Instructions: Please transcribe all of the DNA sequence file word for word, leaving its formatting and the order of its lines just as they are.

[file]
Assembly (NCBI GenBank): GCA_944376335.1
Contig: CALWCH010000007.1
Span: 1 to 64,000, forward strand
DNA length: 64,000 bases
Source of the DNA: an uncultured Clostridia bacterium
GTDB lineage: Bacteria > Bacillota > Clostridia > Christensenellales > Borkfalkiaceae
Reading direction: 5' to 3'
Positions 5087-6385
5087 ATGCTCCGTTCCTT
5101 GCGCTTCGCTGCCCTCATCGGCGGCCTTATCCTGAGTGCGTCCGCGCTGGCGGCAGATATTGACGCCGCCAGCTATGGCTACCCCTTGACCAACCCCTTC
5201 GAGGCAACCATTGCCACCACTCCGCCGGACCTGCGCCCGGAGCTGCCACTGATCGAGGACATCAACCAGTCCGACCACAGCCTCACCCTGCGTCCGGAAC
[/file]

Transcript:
Assembly (NCBI GenBank): GCA_944376335.1
Contig: CALWCH010000007.1
Span: 1 to 64,000, forward strand
DNA length: 64,000 bases
Source of the DNA: an uncultured Clostridia bacterium
GTDB lineage: Bacteria > Bacillota > Clostridia > Christensenellales > Borkfalkiaceae
Reading direction: 5' to 3'
Positions 5087-6385
5087 ATGCTCCGTTCCTT
5101 GCGCTTCGCTGCCCTCATCGGCGGCCTTATCCTGAGTGCGTCCGCGCTGGCGGCAGATATTGACGCCGCCAGCTATGGCTACCCCTTGACCAACCCCTTC
5201 GAGGCAACCATTGCCACCACTCCGCCGGACCTGCGCCCGGAGCTGCCACTGATCGAGGACATCAACCAGTCCGACCACAGCCTCACCCTGCGTCCGGAAC